I think Jon Mayer summed it up best when said, “The public is never wrong. In fact they’re right 100 percent of the time.” What he meant was, the public always simply gravitates to what they like, for whatever reason. There’s no point in endlessly debating whether or not the public has “good” taste in music. They just like what they like. Are you trying to be popular and sell a lot of albums? If you are, you need to figure out how to appeal to the publics’ sensibility. If you don’t care about being popular and just want to attract a small, devoted following, that’s cool too. But don’t be disingenuous about your goals. If you want to be the next Beyonce or Jon Mayer, own that and go for it. Don’t blame your lack of success on the public’s poor taste in art and then pretend that you just want to be an obscure indie artist, when you’d really rather be selling out stadiums.
Are Musicians Bad At Marketing?
As someone who listens to a lot of music as a part of my job description, I can tell you that, fortunately, there is a lot of really great music out there. Unfortunately it’s not all being heard. Although it’s true that there is a lot of really mediocre, average music being made, there is also some incredible unknown music out there. Not all great music gets discovered. Some musicians are great at writing music, but not so great at marketing and business. Some musicians give up way to soon. Some musicians simply haven’t had their break yet and need to keep going in order to reach greater levels of success and exposure.
One of the keys to making it in the music business is building a team of people that all play critical roles in helping you move forward. Managers, publicists, publishers, producers and so on, all play a key role in the careers of musicians. It’s very hard to do it all on your own. In fact, it’s close to impossible. There are only so many hats you can wear and there are only so many hours in a day. The musicians that I know that are the most successful, all have a network of people they work with who have helped them build their careers. No man is an island in the music industry.
Is There “Too Much” Music?
Sometimes it seems like there’s just too much music out there and that the public simply doesn’t have time to digest it all. There’s probably some truth to this idea. There is an enormous amount of music in the world and we each only have 24 hours in a day. Determining exactly how many songs exist is difficult as it doesn’t seem like there’s a consensus on how many songs are out there. According to my research there are anywhere between 97 million and one billion songs in existence, with new songs being created every day. There are over 4 million songs on Spotify alone that have never been played.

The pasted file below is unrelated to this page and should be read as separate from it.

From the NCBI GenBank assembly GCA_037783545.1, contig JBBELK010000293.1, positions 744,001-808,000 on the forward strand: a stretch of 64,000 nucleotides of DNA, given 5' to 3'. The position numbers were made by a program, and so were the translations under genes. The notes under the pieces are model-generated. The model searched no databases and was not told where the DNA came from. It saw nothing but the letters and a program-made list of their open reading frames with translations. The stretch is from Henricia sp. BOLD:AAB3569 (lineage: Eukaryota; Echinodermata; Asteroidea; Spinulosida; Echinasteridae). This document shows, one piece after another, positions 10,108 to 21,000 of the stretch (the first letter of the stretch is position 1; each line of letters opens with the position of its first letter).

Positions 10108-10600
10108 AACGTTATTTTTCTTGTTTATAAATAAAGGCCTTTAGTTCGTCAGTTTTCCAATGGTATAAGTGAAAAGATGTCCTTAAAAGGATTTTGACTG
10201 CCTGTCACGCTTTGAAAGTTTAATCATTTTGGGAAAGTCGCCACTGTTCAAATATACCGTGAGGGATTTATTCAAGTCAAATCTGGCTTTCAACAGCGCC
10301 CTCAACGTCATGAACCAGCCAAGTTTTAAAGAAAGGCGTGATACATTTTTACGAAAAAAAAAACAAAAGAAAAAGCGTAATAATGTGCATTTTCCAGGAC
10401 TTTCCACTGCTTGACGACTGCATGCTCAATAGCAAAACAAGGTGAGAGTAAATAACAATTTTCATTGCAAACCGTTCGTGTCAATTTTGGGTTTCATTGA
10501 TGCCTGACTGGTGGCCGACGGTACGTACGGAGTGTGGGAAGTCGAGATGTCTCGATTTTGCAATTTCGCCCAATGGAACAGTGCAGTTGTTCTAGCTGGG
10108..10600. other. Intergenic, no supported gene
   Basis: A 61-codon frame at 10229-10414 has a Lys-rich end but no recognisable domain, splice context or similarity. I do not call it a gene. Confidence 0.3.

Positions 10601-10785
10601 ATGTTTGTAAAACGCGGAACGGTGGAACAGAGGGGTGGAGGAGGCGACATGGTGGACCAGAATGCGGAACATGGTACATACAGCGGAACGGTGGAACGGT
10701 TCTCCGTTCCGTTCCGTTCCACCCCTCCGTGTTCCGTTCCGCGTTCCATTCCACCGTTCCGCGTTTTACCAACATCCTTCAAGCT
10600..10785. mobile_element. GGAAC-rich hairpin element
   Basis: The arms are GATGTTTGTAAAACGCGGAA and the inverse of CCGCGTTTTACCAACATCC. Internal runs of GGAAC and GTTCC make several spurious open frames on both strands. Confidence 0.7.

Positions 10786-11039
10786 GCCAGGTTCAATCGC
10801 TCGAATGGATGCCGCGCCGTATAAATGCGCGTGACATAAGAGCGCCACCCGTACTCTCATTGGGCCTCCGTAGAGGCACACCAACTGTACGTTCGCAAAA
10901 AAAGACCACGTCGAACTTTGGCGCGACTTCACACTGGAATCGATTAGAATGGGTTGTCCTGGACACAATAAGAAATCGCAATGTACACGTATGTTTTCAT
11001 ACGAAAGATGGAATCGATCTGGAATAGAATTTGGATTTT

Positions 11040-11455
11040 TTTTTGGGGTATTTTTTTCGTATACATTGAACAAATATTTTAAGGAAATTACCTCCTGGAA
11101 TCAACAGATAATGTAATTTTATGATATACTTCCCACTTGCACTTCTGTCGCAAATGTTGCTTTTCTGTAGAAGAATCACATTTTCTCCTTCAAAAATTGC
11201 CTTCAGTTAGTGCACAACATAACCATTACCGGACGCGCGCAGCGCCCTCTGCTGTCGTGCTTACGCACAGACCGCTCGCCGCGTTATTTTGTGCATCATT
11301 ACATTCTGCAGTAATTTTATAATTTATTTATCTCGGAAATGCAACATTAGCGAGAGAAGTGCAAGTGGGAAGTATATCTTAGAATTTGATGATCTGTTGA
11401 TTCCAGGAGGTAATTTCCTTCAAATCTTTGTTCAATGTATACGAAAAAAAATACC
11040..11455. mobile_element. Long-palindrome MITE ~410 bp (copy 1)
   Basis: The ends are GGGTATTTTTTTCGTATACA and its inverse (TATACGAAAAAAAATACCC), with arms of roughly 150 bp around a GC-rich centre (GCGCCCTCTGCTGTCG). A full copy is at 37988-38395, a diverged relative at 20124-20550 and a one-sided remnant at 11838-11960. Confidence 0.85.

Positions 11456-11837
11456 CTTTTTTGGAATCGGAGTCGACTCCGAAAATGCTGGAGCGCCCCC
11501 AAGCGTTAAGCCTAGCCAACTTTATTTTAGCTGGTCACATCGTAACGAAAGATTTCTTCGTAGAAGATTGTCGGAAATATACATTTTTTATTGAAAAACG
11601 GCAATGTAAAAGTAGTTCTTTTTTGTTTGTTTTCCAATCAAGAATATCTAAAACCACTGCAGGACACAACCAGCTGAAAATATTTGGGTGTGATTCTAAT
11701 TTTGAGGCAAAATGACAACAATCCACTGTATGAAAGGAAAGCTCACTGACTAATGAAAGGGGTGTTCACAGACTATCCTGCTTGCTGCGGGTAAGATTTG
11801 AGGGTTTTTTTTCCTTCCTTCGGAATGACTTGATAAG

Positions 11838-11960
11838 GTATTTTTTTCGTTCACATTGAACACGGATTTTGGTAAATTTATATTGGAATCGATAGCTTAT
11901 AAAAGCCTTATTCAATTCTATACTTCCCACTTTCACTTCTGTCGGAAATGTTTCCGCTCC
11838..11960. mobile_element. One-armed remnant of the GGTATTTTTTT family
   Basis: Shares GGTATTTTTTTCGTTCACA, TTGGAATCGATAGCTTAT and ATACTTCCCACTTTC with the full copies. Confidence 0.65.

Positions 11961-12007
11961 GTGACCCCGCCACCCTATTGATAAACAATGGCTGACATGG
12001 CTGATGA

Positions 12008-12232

But I don’t think there will ever be too much great art. Some things are just timeless and will never get old. Take movies for example, there is also an enormous amount of films that exist, but the movie business is thriving. A lot of films are simply rehashed storylines told in slightly different ways, with different actors. Yet, they still find an audience. Good stories will never fall out of fashion.
In the same way, great songs will never stop moving people. New generations will always need new artists and new songs. Music will never get old or fall out fashion. Of course, with so much music out there, artists need to find ways to keep things fresh and interesting, to get the attention and leverage they need to attract listeners. But it’s preposterous to think that there could ever be “too much” music. Too much bad music perhaps, but not too much music.
The Bottom Line
The bottom line is that with so much music out there, and so many musicians making music that isn’t really that great or original, you need to do something really good and/or interesting to stand out. You need to somehow rise above the barrage of mediocre music and lackluster marketing that’s out there. There’s still a huge audience of people that are waiting for the next great artist and the next hit song and someone is going to step up to fill that role. The question is, will it be you, or someone else?
Speaking of songs, here's a new one of mine called "Sweet Little Thing". Is it any good? Fingers crossed.
The blog of musician and thinker of deep thoughts, Aaron Davison.